What is the Difference Between Ferrous and Ferric Oxide

ferrous and ferric oxide


The smallest idiosyncrasies can make a world of difference. Especially in the world of chemistry. There are 118 known elements on Earth that make more than nine million unique organic compounds. All it takes is a small change at the atomic level to move from one compound to the next. 

Take for example two commonly confused oxygen compounds of iron, ferrous oxide (FeO) and ferric oxide (Fe2O3). They are very similar but the big difference between them comes down to the oxidation state of their iron. Here, we will go down to the atomic level to examine the difference between ferrous oxide and ferric oxide. But in order to fully understand the difference, we need to understand oxidation. 


Oxidation occurs when a chemical reaction causes electrons to move. When a substance loses electrons we say that the substance has been oxidized. But oxidation is not like flipping a switch on or off. It occurs on a spectrum. To talk about the spectrum of oxidation a substance can experience, we have the term “oxidation state.” The oxidation state is the level of oxidation a substance has experienced and is expressed through an oxidation number. 


So, a substance’s oxidation number refers to the total number of electrons its atoms lose in bonding. Substances that go through an oxidation reaction get a number added to their name to note the loss and indicate their ability to bond with other atoms with electrons to spare.  


The iron in ferrous oxide and ferric oxide go through an oxidation reaction. To find out how many electrons the iron in ferrous oxide and ferric oxide lose when bonding, you need only look to their common names. 


Ferrous oxide, commonly known as iron(II) oxide contains iron that lost 2 elections in the oxidation process. So it is able to bond with other atoms that have an extra 2 electrons to share. Ferric oxide, is commonly known as iron(III) oxide. It contains iron that lost 3 elections and can take an extra 3 electrons with bonding with other atoms.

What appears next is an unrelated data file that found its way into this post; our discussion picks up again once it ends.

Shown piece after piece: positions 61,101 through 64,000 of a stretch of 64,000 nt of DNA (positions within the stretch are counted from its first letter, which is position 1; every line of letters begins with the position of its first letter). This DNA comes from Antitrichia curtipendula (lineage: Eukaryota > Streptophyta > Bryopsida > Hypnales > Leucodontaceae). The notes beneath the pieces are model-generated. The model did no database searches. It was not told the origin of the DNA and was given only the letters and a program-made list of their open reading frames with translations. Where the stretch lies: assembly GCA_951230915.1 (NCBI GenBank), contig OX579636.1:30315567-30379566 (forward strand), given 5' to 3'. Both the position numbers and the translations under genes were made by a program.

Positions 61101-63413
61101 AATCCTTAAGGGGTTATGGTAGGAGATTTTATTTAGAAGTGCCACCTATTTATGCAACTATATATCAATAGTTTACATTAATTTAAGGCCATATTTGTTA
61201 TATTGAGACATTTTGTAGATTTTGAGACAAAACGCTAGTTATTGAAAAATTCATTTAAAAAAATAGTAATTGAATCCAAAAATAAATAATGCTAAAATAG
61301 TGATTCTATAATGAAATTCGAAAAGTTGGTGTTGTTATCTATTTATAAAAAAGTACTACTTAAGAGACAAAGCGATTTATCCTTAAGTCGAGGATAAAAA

There are numerous iron compounds, each with different roles in nature. We even need iron as part of our diets. Despite what may seem an almost trivial difference at the atomic level, the difference in the oxidation state between ferrous oxide and ferric oxide means that they each play unique roles in the world. 


Ferrous oxide comes as a black powder and, surprisingly, contains ferric oxide. It is used to produce numerous materials like plastics, heat-absorbing glass, paper, ceramics, and even rubber. Special high purity iron oxides are used to produce a type of ceramic magnet called ferrites, used in electronics like speakers, TVs, and computer memory cores. 


Ferric oxide, also known as hematite, is a reddish-brown powder. It is FDA approved for cosmetic use, even around the eyes. But ferric oxide is most helpful in the iron and steel industries. It is the primary source for the iron used to create the entire industrialized world. 


Though there are countless applications for both ferrous oxide and ferric oxide, Noah Technologies can help you obtain the right iron compound, in the purity and granulation you need to make your project a success. Discover a wealth of iron compounds in our massive online catalog. To speak with a qualified chemist about custom chemicals and bulk ordering contact us today!




Noah Technologies provides clients the purest chemicals. Purchase these chemicals directly from our massive online catalog. To speak with a qualified chemist about custom chemicals and bulk ordering contact us today!


Ferrous Oxide

IRON (II) OXIDE, 99.9% pure, -10 mesh, (Ferrous Oxide), FeO


Ferric Oxide

IRON (III) OXIDE, ANHYDROUS, 99.9% pure, -325 mesh, < 3 microns average, (Ferric Oxide, Anhydrous), Fe2O3


IRON (III) OXIDE, ANHYDROUS, 99.95% pure, -325 mesh, typ. 0.3 micron, (Ferric Oxide, Anhydrous), Fe2O3


IRON (III) OXIDE, HYDRATE, 99% pure, -325 mesh, (Ferric Oxide, Hydrate), Fe2O3.xH2O